The server is designed for protein Molecular Recognition Feature (MoRF) prediction. MoRFpred utilizes a novel design in which annotations generated by sequence alignment are fused with predictions generated by a Support Vector Machine (SVM), which uses a custom designed set of sequence-derived features. The features provide information about evolutionary profiles, selected physiochemical properties of amino acids, and predicted disorder, solvent accessibility and B-factors.
A computational approach for fast and accurate prediction of MoRFs in protein sequences. MoRFCHiBi combines the outcomes of two SVM models that take advantage of two different kernels with high noise tolerance. The first, SVMS, is designed to extract maximal information from the general contrast in amino acid compositions between MoRFs, their surrounding regions (Flanks), and the remainders of the sequences. The second, SVMT, is used to identify similarities between regions in a query sequence and MoRFs of the training set.
A method for identifying Molecular Recognition Features (MoRFs). Firstly, a masking method is used to calculate the average local conservation scores of residues within a masking-window length in the position-specific scoring matrix (PSSM). Then, the scores below the average are filtered out. Finally, a smoothing method is used to incorporate the features of flanking regions for each residue to prepare the feature sets for prediction.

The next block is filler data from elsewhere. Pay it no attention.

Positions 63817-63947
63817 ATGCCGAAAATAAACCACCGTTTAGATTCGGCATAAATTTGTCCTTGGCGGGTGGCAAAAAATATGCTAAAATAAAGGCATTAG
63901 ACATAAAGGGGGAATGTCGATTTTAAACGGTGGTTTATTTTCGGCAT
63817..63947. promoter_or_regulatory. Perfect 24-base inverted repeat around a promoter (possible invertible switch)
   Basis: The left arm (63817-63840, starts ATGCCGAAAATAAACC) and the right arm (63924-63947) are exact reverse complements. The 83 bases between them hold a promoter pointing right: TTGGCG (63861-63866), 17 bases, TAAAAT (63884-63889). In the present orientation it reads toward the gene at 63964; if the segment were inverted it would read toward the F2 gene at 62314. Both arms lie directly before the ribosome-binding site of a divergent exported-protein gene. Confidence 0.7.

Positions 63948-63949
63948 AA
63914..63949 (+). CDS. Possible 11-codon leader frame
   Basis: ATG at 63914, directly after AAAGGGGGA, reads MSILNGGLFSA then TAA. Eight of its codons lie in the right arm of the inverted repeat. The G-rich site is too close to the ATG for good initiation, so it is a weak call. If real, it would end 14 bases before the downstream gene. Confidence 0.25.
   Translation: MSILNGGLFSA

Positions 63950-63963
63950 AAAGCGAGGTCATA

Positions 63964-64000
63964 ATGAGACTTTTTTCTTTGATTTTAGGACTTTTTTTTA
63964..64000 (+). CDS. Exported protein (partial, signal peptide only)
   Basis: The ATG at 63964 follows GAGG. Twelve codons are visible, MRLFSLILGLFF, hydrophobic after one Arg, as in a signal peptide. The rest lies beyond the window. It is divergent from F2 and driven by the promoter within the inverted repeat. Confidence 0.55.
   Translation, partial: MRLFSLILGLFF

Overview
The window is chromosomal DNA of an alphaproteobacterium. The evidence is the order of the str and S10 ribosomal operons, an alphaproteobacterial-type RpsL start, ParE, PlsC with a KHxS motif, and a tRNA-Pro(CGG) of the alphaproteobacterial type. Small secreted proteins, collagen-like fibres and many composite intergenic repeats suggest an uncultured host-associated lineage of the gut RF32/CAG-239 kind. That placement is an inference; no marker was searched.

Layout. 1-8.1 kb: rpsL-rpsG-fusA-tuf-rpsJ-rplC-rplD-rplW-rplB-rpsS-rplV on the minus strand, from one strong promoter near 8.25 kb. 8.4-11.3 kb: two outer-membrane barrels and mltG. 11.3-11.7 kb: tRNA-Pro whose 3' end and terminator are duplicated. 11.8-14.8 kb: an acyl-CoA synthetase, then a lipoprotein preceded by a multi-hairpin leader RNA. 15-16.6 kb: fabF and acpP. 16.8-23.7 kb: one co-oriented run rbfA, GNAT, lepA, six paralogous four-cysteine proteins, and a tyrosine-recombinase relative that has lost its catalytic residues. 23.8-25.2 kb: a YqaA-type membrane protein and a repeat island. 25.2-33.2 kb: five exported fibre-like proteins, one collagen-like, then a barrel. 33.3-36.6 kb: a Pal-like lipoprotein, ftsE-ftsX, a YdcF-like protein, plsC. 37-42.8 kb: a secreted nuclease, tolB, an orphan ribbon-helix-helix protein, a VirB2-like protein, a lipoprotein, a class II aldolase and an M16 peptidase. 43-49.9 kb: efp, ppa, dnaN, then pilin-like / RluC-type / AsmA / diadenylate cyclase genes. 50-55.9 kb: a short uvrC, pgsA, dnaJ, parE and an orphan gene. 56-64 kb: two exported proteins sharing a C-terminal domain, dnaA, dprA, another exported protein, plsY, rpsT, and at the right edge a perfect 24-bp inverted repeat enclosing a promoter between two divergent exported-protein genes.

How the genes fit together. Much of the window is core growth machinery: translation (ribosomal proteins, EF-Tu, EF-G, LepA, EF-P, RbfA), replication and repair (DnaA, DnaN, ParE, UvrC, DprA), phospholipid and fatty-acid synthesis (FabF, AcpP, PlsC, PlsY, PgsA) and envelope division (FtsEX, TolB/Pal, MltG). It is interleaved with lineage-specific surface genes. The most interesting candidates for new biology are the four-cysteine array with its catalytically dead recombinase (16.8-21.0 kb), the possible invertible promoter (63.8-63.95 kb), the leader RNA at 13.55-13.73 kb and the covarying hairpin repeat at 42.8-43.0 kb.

Predicts linear motifs in a protein sequence based on our neural network which was trained on Short Linear Motif containing proteins. Information about the relative local conservation and the disorder context of the peptide are included in the results.
Predicts the RNA-, DNA-, and protein-binding residues located in the intrinsically disordered regions. DisoRDPbind is implemented using a runtime-efficient multi-layered design that utilizes information extracted from physiochemical properties of amino acids, sequence complexity, putative secondary structure and disorder, and sequence alignment. Its outputs complement predictions of representative methods that were built using structured DNA- and RNA-binding residues. Predictions of disordered protein-binding residues generated by DisoRDPbind are characterized by strong correlations, better predictive performance and higher runtime when compared with the closest ANCHOR method.
Predicts the likelihood of a residue to undergo disorder-to-order transition upon binding to a partner protein. Proteus uses random-forest-based protean predictor. The prediction is based on features that can be calculated using the amino acid sequence alone. This tool compares favourably with existing methods predicting twice as many true positives as the second best method (55% vs. 27%) at a much higher precision on an independent data set. Proteus also shades some light on a possible 'disorder-to-order' transitioning consensus, untangled, yet embedded in the amino acid sequence of IDP, and on a real-life structural modelling of an IDPR (intrinsically disordered proteins containing regions of disorder).